Trouble in Toyland, Short Kids, A School that Could Rock the 21st Century
Trouble in Toyland
Innocent companies can get hurt by the backlash that happens following a recall. That's one of the key findings to emerge from a study of the highly publicized 2007 toy recalls. Toy companies who were not affected by the recalls had their sales drop by 25 percent as consumers' confidence in toy products overall spiraled downward. "In this industry, one firm's offence seems to penalize other players," said Mara Lederman, a professor at the Rotman School of Management and one of the study's three co-authors.
Parents may worry about kids who are shorter than average, but the experts say the kids are doing just fine. A University of Michigan Health System study found that shorter kids do just as well in terms of popularity, social support, and optimism as their taller peers. It just goes to prove that Randy Newman had it all wrong.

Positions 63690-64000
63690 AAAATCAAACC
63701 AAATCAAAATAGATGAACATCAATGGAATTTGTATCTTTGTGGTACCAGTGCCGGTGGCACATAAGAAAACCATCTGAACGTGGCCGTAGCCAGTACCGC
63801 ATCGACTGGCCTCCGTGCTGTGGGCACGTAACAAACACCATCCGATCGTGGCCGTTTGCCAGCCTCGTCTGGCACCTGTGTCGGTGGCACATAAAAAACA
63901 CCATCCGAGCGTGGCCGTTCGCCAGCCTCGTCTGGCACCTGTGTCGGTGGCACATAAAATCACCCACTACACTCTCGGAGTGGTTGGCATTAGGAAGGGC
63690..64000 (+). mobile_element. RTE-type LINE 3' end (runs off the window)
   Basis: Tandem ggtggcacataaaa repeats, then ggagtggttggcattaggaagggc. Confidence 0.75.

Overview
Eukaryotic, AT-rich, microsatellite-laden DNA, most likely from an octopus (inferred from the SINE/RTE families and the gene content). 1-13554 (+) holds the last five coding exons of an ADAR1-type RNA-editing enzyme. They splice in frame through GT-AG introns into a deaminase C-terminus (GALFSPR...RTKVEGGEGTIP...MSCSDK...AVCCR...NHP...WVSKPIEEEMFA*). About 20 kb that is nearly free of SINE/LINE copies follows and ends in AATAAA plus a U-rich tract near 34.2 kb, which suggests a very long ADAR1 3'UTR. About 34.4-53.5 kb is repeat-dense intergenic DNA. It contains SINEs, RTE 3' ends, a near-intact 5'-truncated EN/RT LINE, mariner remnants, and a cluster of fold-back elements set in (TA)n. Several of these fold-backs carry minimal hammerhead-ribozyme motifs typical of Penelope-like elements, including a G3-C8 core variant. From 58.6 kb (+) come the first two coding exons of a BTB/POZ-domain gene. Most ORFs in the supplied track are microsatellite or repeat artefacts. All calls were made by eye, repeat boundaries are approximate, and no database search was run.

School That Could Rock the 21st Century
Students need to master the art of compassion if they're going to be ready to take up the challenges of 21st century citizenship. That means that they should be spending more time acquiring such skills as mindfulness and contemplation (so that they can tune out distractions and focus on what really matters, like meeting the needs of those around them). The current system, which promotes competition rather than cooperation in the classroom, tends to foster inequality and unhappiness. According to Tenzin Gyatso, the 14th dalai lama, who was one of 20 panelists at a recent conference, "Educating World Citizens for the 21st Century," co-sponsored by the American Psychological Association, most people are willing to settle for a definition of education that involves memorizing facts and passing tests, as opposed to contributing to life-long happiness and well-being. "We are social animals," Gyatso told the APA Monitor. "Individuals' happiness depends on the community's happiness."